Litigation is an adversarial trial system used in the Australia justice system. The adversarial system is a contest between two parties to win the case. Under this system the parties involved are adversaries meaning they are opponents. The outcome of the adversarial system is a winner and a loser in a court contest. The judge decides which party wins the case.
Resolution of family law disputes in court is based on the adversarial system.
The adversarial system has five distinct features by which it is defined:
- The role of the parties;
- The role of the Judge;
- The standard of proof;
- The need for professional representation; and
- Rules of evidence and court procedure.
Benefits of the adversarial system
- It is the most effective process for testing the validity of arguments and uncovering the truth.
- Each side is given an equal opportunity to present arguments for their case and to critically question the arguments of the opposition. This is achieved through a process of each of the parties giving evidence under oath and being cross-examined.
- The process is governed by strict rules that aim to ensure the truth is brought out during the process but that each party is an equal opportunity to put their case and also answer to opponent’s case.
- One of the most important of those rules is that legal representatives have a duty to the court over and above their duty to their clients. They cannot mislead the court by making allegations (on behalf of their clients) that they know are false or by deliberately failing to inform the court of a previous decision by the Court that would be detrimental to their case.
- Another of those rules is to requires an objective consideration of the evidence. There are Court rules and procedures that must be followed to minimise human error and promote consistency in Court decisions.
- The adversarial system is the best system so far to satisfy the community’s idea of fair play and produces confidence in the decision made and the legal system.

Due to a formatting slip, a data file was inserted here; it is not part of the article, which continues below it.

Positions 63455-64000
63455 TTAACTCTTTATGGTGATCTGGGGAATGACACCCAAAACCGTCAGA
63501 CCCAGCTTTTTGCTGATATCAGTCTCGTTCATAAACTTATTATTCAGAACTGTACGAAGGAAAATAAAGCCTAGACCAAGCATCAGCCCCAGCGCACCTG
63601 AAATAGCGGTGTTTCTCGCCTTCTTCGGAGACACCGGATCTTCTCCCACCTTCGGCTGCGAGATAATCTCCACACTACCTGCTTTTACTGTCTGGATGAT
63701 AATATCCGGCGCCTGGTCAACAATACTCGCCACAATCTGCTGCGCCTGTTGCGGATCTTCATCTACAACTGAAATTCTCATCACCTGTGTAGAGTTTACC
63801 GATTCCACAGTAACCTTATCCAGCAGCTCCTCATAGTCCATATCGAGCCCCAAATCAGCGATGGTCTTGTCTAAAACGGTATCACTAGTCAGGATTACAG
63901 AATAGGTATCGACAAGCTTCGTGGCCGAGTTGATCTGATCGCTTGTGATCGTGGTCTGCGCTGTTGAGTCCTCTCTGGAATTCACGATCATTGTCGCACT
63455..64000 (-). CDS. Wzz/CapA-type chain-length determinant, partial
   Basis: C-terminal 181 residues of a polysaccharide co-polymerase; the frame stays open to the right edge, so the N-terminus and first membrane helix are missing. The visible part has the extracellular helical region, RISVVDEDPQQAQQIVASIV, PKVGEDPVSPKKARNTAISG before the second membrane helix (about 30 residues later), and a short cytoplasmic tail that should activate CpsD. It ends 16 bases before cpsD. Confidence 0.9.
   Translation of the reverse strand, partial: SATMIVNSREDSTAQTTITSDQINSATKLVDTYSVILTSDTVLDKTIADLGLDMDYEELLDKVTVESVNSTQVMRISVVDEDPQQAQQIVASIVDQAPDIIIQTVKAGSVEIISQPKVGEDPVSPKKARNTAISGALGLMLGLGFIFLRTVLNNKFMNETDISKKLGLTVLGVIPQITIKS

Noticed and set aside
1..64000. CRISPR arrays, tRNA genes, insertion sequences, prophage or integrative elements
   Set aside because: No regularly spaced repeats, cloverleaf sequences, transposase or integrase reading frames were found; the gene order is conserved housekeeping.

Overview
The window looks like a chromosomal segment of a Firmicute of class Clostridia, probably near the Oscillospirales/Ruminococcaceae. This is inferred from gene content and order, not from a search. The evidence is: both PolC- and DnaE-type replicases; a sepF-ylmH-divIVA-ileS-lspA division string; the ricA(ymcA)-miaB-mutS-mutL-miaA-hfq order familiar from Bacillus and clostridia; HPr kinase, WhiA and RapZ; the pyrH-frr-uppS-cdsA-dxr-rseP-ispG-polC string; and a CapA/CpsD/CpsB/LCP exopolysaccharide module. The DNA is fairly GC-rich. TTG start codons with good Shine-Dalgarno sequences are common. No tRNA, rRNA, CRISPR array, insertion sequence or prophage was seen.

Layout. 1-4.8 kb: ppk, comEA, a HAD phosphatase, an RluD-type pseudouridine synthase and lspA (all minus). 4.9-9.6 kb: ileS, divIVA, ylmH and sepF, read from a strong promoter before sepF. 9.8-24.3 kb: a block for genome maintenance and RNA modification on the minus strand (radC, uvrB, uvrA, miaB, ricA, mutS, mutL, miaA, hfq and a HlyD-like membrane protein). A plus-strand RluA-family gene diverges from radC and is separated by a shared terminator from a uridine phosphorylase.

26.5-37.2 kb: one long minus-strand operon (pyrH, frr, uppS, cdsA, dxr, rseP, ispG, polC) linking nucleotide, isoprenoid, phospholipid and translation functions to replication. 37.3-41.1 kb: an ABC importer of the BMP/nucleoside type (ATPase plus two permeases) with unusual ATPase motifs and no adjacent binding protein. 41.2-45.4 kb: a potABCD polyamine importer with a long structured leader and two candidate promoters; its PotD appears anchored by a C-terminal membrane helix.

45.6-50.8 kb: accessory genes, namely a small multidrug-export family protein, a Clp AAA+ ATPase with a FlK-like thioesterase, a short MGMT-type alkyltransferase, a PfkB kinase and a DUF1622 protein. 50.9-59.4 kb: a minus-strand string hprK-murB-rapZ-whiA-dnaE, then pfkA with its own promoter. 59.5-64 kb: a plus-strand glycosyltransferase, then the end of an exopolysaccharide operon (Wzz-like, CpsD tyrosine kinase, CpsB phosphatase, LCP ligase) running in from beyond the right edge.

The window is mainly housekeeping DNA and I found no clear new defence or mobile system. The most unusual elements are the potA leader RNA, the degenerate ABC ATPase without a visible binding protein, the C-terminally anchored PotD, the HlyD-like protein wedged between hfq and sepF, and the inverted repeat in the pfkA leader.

- It requires parties to be personally responsible for the preparation handling of their case. In this system parties use professional advocates and representatives to ensure the best preparation of their case.
Disadvantages of the system
- The adversarial system is very slow which means that too many people are denied justice for too long. In the Family Court and Federal Circuit Court of Australia the average waiting time between commencing court proceedings and a final hearing is between one and two years.
- Delays in the system are a constant problem for those seeking resolution of disputes in a reasonable time.
- The adversarial system is expensive. The high cost of legal advice and legal representation can seriously hinder the outcome for those who cannot afford it.
- The high cost may prevent people from enforcing rights they may have or may force them to economise on representation of their case. This may mean that the evidence which needs to be properly prepared to support the client’s case may not be provided to the Judge at the trial. This in turn may affect the outcome .
- Parties are required to give evidence under oath at a final hearing. This means a party can be confused when questioned by highly skilled lawyers with the result that their evidence may appear to be unreliable. Parties also need to rely on their memory of events which often occurred some time ago. This is made more difficult because of the delays in getting the case to the final hearing.